The Orange Leader
It happened last weekend--the news of Pastor Rick Warren’s son committing suicide. (Rick Warren is the pastor of the Saddleback church in Orange County California and author of The Purpose Driven Life.) I was stunned and saddened as I saw Pastor Warren telling how that despite the best medical care, prayer and love of family and after a seemingly fun time with the family, his son did the unthinkable. Since hearing of this tragic event, Pastor Warren and his family have been very much in my thoughts and prayers. May our Heavenly Father grant to this family His loving grace in the form of comfort, solace and peace during their dark hour.
I am very troubled, however, by the outpouring of vitriol, hatred and plain venom via twitter, emails and blogs the Warren family has received following the death of their son.
Where is the compassion? Where is the love? Where are the manifestations of caring and concern for the well being of this family? Is this the America and the American people we once thought existed who were ready at any moment to give their love, help, and sacrifice for the downcast and hurting? Oh, I know these characteristics still remain within the framework of this great nation but I must say we are witnessing a growing danger of violence, manifest hatred and callousness that portends a change in the heart of America.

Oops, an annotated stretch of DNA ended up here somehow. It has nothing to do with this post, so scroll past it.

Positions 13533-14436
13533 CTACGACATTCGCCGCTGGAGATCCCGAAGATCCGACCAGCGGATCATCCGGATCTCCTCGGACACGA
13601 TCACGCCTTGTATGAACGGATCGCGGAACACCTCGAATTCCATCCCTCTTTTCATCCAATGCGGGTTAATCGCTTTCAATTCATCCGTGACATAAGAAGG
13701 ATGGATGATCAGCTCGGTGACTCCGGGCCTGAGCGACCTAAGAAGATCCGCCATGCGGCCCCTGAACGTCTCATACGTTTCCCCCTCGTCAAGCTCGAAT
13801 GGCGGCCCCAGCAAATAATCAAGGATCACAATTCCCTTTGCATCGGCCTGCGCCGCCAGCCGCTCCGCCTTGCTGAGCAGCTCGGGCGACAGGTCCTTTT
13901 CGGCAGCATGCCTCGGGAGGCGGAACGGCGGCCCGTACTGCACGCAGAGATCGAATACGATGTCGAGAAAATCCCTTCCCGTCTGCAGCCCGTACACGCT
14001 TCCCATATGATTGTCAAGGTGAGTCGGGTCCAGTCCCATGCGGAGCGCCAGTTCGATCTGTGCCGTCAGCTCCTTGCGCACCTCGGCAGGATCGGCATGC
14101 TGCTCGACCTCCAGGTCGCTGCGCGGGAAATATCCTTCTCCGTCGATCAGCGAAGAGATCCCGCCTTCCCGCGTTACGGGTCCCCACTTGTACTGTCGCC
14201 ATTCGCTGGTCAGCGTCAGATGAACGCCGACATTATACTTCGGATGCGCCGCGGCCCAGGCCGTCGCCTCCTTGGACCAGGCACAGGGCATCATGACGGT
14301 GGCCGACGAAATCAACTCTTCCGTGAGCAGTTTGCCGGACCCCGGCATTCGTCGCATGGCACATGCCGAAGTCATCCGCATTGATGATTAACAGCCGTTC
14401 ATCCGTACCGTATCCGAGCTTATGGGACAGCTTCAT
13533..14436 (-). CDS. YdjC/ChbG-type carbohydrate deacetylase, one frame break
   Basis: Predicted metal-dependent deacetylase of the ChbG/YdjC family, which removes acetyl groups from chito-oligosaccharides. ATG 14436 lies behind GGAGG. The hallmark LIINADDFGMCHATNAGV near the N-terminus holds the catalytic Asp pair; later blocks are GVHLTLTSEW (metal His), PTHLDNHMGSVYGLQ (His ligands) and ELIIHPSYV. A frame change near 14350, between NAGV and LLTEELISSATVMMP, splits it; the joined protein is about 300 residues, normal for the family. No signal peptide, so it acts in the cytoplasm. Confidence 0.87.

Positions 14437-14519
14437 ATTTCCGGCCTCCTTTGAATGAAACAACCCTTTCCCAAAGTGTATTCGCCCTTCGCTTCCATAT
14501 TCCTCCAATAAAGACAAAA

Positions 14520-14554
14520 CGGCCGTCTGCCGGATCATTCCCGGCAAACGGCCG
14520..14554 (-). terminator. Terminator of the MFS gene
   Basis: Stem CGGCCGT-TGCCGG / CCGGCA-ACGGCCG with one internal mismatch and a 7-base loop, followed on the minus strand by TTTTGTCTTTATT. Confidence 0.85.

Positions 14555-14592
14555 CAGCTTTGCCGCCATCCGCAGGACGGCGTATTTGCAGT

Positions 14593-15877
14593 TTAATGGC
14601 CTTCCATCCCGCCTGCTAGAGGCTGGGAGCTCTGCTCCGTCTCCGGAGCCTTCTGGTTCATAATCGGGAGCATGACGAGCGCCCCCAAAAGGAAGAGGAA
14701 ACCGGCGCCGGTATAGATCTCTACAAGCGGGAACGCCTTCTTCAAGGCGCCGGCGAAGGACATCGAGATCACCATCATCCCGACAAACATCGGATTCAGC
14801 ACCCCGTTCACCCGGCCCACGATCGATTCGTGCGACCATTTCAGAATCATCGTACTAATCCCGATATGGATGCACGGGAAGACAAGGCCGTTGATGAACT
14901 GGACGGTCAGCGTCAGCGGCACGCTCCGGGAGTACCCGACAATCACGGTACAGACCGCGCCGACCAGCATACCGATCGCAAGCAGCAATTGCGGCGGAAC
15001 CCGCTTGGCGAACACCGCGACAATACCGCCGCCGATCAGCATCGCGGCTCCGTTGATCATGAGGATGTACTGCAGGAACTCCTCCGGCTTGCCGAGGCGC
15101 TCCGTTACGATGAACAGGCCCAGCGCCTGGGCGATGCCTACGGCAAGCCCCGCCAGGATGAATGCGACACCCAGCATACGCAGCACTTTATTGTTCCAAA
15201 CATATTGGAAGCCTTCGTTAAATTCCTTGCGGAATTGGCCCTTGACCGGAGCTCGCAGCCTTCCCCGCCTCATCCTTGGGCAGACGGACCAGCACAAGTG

We need a revival that will change the spirit, soul and emotions of every citizen. We desperately need a sweeping revival that will make a profound difference in the lives of every church member, every professing Christian. Some questions are in order.
Are you a committed Christian? Do you embrace the truth of Scripture? Is your religious experience only as deep as the baptismal font or some form of church orthodoxy that pronounces one as a Believer? Do we love as Jesus loves?
Remember, Jesus said, “Thou shalt love the Lord thy God with all thy heart, and with all thy soul, and with all thy strength, and with all thy mind; AND THY NEIGHBOUR AS THYSELF” (Luke 10:27).
A very religious man once asked Jesus: “Who is my neighbor? (Luke 10:29).
Answering that question, Jesus tells the story of what we know as “the Good Samaritan.”
Our neighbor is the person needing our help. It’s the person who needs compassion, our hands of help.